Nevertheless, optimistic astronomers tried again with the 1874 transit a century later; some of their efforts are illustrated in the RAS Archives. Unfortunately, as far as determining the value of the AU was concerned, the results were again disappointing. Astronomers began to realise that the practical problems with Halley's simple idea were just too great to overcome. Even so, there was enormous public interest in the 1882 transit, and it was mentioned on the front pages of most newspapers. Thousands of ordinary people saw it, and Professor Sir Robert Stawell Ball described his own feelings on watching the transit in his 1885 book, The Story of Astronomy:
"To have seen even a part of a transit of Venus is an event to remember for a lifetime, and we felt more delight than can be easily expressed... Before the phenomenon had ceased, I spared a few minutes from the somewhat mechanical work at the micrometer to take a view of the transit in the more picturesque form which the large field of the finder presents. The sun was already beginning to put on the ruddy hues of sunset, and there, far in on its face, was the sharp, round, black disk of Venus. It was then easy to sympathize with the supreme joy of Horrocks, when, in 1639, he for the first time witnessed this spectacle. The intrinsic interest of the phenomenon, its rarity, the fulfilment of the prediction, the noble problem which the transit of Venus helps us to solve, are all present to our thoughts when we look at this pleasing picture, a repetition of which will not occur again until the flowers are blooming in the June of A.D. 2004."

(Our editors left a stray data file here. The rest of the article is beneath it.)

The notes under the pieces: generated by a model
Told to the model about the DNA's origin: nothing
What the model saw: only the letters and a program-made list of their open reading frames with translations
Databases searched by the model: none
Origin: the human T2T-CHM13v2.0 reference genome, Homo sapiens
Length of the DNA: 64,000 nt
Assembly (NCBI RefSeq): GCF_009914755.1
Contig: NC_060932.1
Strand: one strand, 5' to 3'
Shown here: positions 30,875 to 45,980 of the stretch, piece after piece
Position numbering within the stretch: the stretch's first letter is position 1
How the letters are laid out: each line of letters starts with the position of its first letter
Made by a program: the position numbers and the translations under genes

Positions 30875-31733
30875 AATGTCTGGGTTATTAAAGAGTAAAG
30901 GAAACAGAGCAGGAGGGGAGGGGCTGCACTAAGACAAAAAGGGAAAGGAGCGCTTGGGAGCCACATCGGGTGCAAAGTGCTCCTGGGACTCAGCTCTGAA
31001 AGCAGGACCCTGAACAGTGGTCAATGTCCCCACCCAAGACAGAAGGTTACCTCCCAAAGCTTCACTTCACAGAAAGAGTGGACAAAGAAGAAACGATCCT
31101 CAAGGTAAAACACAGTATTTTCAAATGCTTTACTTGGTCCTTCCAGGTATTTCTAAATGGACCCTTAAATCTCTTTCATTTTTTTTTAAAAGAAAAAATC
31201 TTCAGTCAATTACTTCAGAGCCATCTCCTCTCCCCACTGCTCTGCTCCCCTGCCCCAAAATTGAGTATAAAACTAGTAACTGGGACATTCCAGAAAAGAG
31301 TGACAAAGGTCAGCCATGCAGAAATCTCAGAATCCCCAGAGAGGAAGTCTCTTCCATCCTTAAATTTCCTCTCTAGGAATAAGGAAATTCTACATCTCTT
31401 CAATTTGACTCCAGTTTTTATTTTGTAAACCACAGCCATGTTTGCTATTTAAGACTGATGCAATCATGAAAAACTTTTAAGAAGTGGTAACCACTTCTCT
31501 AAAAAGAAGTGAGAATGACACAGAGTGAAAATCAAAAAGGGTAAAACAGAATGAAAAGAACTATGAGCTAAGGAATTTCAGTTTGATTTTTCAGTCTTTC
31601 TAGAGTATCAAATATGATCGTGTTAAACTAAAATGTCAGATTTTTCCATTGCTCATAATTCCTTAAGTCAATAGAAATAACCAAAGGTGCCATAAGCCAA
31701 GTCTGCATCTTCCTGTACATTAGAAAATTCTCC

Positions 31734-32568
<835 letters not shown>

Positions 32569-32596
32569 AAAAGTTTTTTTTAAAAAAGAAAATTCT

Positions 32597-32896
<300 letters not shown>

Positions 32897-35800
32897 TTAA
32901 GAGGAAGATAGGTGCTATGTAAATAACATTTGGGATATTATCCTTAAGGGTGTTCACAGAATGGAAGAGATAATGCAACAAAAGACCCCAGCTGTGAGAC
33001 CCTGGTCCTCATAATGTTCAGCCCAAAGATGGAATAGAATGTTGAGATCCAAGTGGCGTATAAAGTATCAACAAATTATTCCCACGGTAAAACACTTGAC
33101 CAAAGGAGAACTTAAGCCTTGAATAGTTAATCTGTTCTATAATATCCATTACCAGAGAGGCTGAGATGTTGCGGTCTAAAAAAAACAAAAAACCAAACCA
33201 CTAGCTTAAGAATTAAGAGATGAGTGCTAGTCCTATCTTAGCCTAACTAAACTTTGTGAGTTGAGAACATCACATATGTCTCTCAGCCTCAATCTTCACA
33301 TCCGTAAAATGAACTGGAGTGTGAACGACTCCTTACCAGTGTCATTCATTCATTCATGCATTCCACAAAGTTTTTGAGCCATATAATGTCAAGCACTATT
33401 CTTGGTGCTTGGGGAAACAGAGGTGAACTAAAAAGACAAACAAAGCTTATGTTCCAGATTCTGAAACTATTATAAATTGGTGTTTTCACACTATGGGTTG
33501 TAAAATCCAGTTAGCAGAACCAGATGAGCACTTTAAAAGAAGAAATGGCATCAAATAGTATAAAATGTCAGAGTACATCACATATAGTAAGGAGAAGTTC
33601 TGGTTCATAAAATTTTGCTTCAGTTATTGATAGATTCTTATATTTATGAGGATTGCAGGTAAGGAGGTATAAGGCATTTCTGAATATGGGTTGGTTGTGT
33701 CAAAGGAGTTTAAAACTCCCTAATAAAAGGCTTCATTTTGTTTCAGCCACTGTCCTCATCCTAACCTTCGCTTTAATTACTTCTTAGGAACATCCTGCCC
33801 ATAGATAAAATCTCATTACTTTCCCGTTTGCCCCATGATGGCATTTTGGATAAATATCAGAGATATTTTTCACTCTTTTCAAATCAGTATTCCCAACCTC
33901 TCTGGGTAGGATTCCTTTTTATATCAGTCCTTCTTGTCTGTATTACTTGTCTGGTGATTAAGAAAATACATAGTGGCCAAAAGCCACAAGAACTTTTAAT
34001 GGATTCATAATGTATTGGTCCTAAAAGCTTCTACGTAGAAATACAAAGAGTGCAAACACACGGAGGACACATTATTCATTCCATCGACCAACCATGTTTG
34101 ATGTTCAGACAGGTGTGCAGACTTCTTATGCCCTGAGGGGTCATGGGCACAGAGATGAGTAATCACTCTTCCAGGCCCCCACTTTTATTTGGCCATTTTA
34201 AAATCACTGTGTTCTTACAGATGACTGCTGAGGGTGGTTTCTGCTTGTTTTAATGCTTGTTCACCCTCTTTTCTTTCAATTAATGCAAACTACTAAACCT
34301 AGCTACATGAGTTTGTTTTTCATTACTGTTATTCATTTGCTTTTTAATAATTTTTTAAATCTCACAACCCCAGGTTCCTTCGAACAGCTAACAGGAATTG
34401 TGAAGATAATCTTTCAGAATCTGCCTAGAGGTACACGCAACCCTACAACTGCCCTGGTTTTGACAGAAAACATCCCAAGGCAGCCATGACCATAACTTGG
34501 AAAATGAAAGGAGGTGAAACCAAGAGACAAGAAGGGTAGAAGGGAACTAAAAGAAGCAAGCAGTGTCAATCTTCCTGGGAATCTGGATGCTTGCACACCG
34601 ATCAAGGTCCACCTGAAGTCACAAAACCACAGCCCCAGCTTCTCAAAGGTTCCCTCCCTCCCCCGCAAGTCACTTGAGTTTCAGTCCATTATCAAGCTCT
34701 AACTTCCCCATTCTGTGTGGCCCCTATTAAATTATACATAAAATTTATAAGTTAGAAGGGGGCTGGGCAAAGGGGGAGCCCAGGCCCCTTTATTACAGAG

The 'black drop effect'